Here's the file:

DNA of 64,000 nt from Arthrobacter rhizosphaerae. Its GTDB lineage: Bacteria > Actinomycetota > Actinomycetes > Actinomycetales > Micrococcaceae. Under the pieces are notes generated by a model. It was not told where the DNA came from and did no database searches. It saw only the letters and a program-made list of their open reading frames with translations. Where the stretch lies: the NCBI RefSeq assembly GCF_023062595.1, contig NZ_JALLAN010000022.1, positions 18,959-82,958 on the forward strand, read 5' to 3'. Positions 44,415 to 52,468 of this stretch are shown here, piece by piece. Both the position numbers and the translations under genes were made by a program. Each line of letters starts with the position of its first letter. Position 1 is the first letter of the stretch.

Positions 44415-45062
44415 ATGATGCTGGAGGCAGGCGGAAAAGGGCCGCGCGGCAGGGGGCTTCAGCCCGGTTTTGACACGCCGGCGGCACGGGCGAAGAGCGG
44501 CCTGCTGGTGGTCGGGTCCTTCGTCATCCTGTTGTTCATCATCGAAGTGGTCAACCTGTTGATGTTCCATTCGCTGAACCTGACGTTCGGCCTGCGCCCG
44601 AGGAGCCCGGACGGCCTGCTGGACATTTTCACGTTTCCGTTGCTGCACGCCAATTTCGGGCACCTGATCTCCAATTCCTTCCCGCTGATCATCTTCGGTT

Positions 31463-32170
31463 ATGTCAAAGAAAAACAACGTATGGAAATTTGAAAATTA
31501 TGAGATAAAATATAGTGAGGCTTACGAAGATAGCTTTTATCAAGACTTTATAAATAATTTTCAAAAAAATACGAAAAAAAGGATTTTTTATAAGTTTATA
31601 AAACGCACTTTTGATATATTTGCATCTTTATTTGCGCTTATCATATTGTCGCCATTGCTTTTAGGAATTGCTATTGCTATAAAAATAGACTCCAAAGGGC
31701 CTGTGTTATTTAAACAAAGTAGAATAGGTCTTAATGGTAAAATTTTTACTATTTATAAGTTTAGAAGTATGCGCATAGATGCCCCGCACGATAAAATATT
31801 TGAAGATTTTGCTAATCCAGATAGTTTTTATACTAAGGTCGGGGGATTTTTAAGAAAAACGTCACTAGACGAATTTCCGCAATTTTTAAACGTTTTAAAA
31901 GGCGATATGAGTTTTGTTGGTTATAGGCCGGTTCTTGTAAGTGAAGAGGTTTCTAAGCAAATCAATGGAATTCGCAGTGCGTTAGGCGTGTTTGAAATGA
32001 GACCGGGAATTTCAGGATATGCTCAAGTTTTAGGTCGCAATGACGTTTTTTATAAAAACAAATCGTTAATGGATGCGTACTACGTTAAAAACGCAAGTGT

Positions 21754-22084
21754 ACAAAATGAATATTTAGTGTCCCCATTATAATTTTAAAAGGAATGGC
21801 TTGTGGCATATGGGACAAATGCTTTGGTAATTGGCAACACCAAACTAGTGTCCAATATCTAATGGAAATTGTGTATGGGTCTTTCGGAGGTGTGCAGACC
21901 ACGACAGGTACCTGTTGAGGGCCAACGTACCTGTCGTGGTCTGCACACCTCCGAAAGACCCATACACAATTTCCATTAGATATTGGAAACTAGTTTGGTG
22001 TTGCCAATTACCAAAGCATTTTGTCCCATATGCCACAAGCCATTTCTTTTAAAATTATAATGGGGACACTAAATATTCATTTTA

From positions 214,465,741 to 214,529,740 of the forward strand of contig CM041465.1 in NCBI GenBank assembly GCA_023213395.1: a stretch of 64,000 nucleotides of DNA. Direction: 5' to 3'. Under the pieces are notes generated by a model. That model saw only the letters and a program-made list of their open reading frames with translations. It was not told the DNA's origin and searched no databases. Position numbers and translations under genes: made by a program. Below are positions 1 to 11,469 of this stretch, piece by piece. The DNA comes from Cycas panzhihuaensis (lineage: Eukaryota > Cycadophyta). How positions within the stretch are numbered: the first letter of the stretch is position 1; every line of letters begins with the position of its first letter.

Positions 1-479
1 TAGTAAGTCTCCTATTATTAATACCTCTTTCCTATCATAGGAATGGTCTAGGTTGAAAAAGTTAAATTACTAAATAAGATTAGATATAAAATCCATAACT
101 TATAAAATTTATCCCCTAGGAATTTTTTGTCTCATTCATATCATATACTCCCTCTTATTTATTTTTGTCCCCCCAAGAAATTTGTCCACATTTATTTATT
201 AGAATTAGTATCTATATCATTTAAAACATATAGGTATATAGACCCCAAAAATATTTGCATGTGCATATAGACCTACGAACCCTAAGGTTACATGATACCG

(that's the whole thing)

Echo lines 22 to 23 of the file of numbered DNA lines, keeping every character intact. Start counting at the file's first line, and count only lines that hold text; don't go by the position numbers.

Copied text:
101 TATAAAATTTATCCCCTAGGAATTTTTTGTCTCATTCATATCATATACTCCCTCTTATTTATTTTTGTCCCCCCAAGAAATTTGTCCACATTTATTTATT
201 AGAATTAGTATCTATATCATTTAAAACATATAGGTATATAGACCCCAAAAATATTTGCATGTGCATATAGACCTACGAACCCTAAGGTTACATGATACCG